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Expert advice on how any citizen can fight government fraud, waste, abuse, and corruption.
Does government fraud, waste, abuse, and corruption make your blood boil?
In The Art of the Watchdog, Daniel L. Feldman and David R. Eichenthal show how to fight back. Based on their own work in federal, state, and local government over the last forty years, they will arm you with the tools and techniques needed to put the spotlight on those who cheat and steal from the public or who squander valuable taxpayer dollars through waste and inefficiency. At the same time, Feldman and Eichenthal outline what they see as the good and the bad of current oversight efforts based on case studies from across the nation. Ultimately their goal is to ensure that the “art of the watchdog” does not become a lost one and to improve the quality and integrity of government and strengthen democracy.
“What makes this book valuable is its in-depth analysis, complete with true stories, of legislative and executive oversight efforts.” — Political Science Quarterly
“The Art of the Watchdog … ought to be required reading for any government executive. It’s a timely reminder of the necessity for holding appointed and elected officials accountable.” — New York Times
“In The Art of the Watchdog, Feldman and Eichenthal offer a comprehensive overview of the world of oversight from the perspective of two authors who have been around the block a time or two. If you want to understand the different forms of watchdogs and how they both succeed and fail, there is no better resource available.” — Neil M. Barofsky, author of Bailout: How Washington Abandoned Main Street While Rescuing Wall Street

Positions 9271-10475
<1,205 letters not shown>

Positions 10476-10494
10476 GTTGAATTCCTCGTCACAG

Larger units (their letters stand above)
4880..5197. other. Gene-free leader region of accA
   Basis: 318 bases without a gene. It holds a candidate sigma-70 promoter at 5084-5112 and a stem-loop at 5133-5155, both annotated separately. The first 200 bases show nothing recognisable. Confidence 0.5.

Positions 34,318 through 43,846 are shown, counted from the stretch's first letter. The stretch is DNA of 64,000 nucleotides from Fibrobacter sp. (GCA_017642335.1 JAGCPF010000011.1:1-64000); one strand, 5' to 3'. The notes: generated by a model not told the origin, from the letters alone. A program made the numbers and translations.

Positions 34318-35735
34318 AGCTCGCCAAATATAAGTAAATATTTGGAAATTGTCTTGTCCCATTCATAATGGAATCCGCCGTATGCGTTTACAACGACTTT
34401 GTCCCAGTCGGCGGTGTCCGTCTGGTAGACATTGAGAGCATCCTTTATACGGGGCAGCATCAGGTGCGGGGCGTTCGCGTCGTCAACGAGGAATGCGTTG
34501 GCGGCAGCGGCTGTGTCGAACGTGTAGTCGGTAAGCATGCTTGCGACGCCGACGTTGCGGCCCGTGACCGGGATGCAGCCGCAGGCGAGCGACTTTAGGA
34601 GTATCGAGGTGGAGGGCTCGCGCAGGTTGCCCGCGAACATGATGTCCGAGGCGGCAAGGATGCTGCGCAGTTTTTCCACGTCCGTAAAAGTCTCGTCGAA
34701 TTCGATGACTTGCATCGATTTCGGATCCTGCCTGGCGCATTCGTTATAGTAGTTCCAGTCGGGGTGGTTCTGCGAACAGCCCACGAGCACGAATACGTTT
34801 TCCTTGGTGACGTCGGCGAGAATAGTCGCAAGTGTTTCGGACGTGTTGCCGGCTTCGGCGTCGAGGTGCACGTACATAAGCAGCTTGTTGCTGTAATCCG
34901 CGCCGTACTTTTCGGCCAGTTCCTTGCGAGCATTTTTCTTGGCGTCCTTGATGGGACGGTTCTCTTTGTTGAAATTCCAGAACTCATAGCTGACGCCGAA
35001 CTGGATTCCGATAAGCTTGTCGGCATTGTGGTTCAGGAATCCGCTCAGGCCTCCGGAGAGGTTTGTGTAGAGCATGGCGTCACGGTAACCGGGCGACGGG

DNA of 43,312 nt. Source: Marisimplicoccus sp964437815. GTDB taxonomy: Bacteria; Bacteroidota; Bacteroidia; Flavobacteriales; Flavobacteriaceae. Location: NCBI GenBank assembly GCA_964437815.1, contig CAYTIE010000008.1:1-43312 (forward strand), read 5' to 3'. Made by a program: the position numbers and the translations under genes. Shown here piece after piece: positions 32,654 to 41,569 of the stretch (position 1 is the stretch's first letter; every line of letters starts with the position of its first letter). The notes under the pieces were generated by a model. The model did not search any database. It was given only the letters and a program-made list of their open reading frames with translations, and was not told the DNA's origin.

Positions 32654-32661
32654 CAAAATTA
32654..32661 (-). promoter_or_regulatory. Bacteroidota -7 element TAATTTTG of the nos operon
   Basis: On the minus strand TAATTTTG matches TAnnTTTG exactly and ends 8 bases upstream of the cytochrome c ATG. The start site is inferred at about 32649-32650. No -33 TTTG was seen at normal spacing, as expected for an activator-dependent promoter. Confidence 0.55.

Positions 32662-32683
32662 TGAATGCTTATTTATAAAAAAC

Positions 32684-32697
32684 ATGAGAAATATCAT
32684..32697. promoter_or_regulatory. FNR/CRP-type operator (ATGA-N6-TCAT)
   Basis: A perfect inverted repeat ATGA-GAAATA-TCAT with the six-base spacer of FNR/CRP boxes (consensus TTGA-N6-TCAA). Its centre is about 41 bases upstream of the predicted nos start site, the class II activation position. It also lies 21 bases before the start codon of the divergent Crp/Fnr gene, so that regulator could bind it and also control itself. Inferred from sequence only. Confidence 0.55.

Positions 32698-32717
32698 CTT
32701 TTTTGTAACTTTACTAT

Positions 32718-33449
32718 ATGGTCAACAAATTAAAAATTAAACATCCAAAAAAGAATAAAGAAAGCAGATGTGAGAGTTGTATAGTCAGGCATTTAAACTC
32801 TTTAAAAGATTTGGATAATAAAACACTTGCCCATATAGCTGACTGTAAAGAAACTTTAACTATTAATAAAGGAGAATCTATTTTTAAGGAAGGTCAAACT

“This is simply the best book written on the government watchdog function. It smartly explains how a persistent, gutsy, and empirical watchdog can be a tugboat moving supertankers.” — Mark J. Green, former New York City Public Advocate and author of Who Runs Congress?
“Who really watches out for abuses and waste in government? Often it is committed public servants who understand that oversight is part of doing the people’s business. Feldman and Eichenthal show how effective watchdogs can lead to better government performance and improved public confidence.” — Tom Griscom, former White House Communications Director in the Reagan administration
Daniel L. Feldman is Associate Professor of Public Management at John Jay College of Criminal Justice, City University of New York and coauthor (with Gerald Benjamin) of Tales from the Sausage Factory: Making Laws in New York State, also published by SUNY Press. David R. Eichenthal is a Director with Public Financial Management, Inc. and Senior Research Fellow at the New York University School of Law, Center for Research in Crime and Justice.
Table of Contents
1. The Watchdog
2. What is Oversight?
3. Tools of the Watchdog
4. Limitations on Oversight
5. Congressional Oversight
6. Government Accountability Office
7. The Federal Inspector General System at Thirty-Five
8. State Legislative Oversight
9. State Inspectors General
10. Other Elected and Appointed State Officials—Comptrollers, Auditors, and Attorneys General
11. Local Legislative Oversight
12. Local Auditors and Inspectors General
13. Other Elected and Appointed Local Officials
14. The Role of the Press
15. The Role of Public Interest and Other Non-Government Oversight Organizations